Using Tests in the "Regular Subjects." In the Indian schools not even the most elementary use has as yet been made of either intelligence testing or objective tests of achievement in the types of knowledge and skills that are usually referred to as the "regular school subjects." Thus reading, the one basic tool for the intellectual processes, is seldom taught with the resources that modern research in this field has put at the disposal of teachers. " Silent reading " is seldom understood or utilized, and the large number of supplementary readers that are always available for the use of children in a good modern primary room are almost never found in an Indian school. Some of the texts used in teaching reading antedate modern scientific work in this field, and even teachers who have recently been at summer schools and know better find it difficult to get what they need. Few, if any, of the teachers in Indian schools develop their own reading materials out of the life about them, as do many successful primary teachers of the newer type.

Almost the only use made of achievement tests with Indian children is found in public schools, though such testing is almost the only way in which questions as to the effectiveness of the half-day plan, the platoon plan, and other schemes involving the tool subjects can be answered. A practical way to improve this situation, apart from encouraging attendance upon summer sessions and visits to other schools, would be to develop close relations between Indian schools and nearby universities, such as already has been begun at Haskell Institute. Perhaps the most obvious example of the lack of utilization of the modern testing movement is in connection with the annual examinations. If examinations are to be used at all in this way, they should at least be formulated in accord with modern principles. A staff person at Washington familiar with measurement procedure could straighten out this testing business and direct considerable valuable work in the schools by teachers and other workers.

Emotional Behavior and Teaching Methods. Recently efforts to analyze and measure "mental ability," or intelligence in the restricted sense, have been supplemented by a very great interest in understanding other elements in the lives of human beings that are usually described as "emotional behavior " and "personality." Although the terms may be subject to criticism, there can be no question as to the significance of the thing itself. Important though it is that human society should be interested in "intelligence" in the narrow sense, and especially make better opportunities for gifted children than it now does, the fact remains that for the everyday concerns of life emotional reactions are much more important. Unless teaching methods take these into account they cannot succeed in the fundamental educational task of affecting human behavior to better ends. Members of the survey staff were struck with the fact that this is particularly the case with regard to Indians, but that Indian schools and those in charge of Indian affairs generally have given almost no attention to the problems that are involved. Nearly every boarding school visited furnished disquieting illustrations of failure to understand the underlying principles of human behavior. Punishments of the most harmful sort are bestowed in sheer ignorance, often in a sincere attempt to be of help. Routinization is the one method used for everything; though all that we know indicates its weakness as a method in education. If there were any real knowledge of how human beings are developed through their behavior we should not have in the Indian boarding schools the mass movements from dormitory to dining room, from dining room to classroom, from classroom back again, all completely controlled by external authority; we should hardly have children from the smallest to the largest of both sexes lined up in military formation; and we would certainly find a better way of handling boys and girls than to lock the door to the fire-escape of the girls' dormitory.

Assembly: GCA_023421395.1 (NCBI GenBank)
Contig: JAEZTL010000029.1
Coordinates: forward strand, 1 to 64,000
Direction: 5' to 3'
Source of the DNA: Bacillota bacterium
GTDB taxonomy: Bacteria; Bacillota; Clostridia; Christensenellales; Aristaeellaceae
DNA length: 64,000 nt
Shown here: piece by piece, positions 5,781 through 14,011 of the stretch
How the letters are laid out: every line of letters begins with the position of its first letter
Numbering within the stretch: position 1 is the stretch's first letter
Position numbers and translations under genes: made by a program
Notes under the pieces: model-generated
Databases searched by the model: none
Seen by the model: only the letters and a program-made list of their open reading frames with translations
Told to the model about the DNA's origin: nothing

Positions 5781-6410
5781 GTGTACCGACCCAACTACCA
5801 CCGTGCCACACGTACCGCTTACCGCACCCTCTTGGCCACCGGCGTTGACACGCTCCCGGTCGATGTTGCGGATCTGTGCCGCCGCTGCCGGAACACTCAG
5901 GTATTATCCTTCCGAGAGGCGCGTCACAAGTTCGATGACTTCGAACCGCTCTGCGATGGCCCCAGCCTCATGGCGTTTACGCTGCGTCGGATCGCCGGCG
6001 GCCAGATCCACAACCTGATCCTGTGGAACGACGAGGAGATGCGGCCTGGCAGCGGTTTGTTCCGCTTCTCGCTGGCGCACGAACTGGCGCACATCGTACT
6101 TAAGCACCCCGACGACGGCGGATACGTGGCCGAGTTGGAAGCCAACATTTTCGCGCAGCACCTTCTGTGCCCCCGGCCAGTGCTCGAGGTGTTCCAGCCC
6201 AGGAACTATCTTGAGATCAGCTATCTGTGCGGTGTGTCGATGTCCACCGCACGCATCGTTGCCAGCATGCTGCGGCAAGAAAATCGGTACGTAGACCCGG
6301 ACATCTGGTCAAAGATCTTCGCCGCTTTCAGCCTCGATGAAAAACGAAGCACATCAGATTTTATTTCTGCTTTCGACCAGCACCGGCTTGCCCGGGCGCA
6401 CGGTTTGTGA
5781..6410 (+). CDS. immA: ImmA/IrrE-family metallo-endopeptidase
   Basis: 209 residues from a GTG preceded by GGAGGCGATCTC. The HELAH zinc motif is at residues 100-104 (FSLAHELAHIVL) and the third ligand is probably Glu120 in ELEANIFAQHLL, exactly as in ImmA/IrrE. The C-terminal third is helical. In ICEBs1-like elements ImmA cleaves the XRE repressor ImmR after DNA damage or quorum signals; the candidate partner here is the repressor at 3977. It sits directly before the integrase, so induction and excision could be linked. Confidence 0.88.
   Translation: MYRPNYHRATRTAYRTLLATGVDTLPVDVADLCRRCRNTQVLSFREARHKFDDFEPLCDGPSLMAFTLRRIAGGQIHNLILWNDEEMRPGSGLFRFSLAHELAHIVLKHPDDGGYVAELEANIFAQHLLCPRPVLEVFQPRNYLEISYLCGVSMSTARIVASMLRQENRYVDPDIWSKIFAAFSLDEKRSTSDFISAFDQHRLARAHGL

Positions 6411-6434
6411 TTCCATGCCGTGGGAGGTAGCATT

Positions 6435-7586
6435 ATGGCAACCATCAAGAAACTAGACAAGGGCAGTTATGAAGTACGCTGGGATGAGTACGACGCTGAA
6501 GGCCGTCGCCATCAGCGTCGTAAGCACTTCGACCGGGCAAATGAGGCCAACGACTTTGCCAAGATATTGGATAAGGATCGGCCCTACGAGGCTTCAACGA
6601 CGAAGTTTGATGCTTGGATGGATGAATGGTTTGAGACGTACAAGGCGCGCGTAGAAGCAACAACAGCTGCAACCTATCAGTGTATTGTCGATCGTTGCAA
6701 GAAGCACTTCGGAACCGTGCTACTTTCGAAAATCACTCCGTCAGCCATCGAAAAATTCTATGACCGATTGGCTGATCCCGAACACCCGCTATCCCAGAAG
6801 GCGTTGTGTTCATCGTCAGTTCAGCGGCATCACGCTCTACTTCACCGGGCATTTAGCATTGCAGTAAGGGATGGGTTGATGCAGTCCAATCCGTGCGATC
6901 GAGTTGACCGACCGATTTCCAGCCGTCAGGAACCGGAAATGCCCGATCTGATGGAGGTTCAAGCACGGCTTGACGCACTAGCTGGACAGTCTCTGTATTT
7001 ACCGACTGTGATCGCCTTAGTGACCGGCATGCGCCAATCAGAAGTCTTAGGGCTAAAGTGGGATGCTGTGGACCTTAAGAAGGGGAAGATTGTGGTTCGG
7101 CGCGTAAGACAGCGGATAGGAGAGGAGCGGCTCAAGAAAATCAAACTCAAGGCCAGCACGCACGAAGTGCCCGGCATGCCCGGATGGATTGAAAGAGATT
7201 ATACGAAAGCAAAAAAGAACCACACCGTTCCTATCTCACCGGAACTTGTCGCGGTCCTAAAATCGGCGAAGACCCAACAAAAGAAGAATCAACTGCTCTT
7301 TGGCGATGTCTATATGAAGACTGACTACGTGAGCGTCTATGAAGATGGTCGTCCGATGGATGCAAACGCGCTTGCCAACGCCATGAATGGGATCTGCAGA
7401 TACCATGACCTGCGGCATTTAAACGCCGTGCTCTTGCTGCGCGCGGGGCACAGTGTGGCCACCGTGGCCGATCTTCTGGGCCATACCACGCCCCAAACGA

Methods Depend Upon Personnel. Teachers already in service can be helped to better teaching methods to some extent, but in the end the problem of method comes back again to that of personnel. Teachers prepared in the better teachers' colleges and schools of education would not have to be told that there are more scientific methods than are now used in Indian schools. Their training would lead them to keep constantly in touch with educational journals and other sources of information on changes in education. If, in turn, the principals of schools were better equipped they would know how to direct more effectively the efforts of teachers who already understand better methods. And unless the administration of the Indian jurisdiction is in the hands of a superintendent sufficiently trained to understand how to let qualified technicians in health, education, and social work do their own work, even properly equipped employees cannot carry on their activities effectively. The matter reaches still further back, of course, to the office at Washington. With staff specialists constantly in touch with educational changes, ready to advise and encourage in experimentation and prepared to help teachers keep alive on developments, newer methods are bound to come. It is significant that the few signs of better methods in the Indian schools are in those fields, namely in domestic arts and in nursing, where there is the beginning of professional aid at the central office.


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Last modified April 24, 2008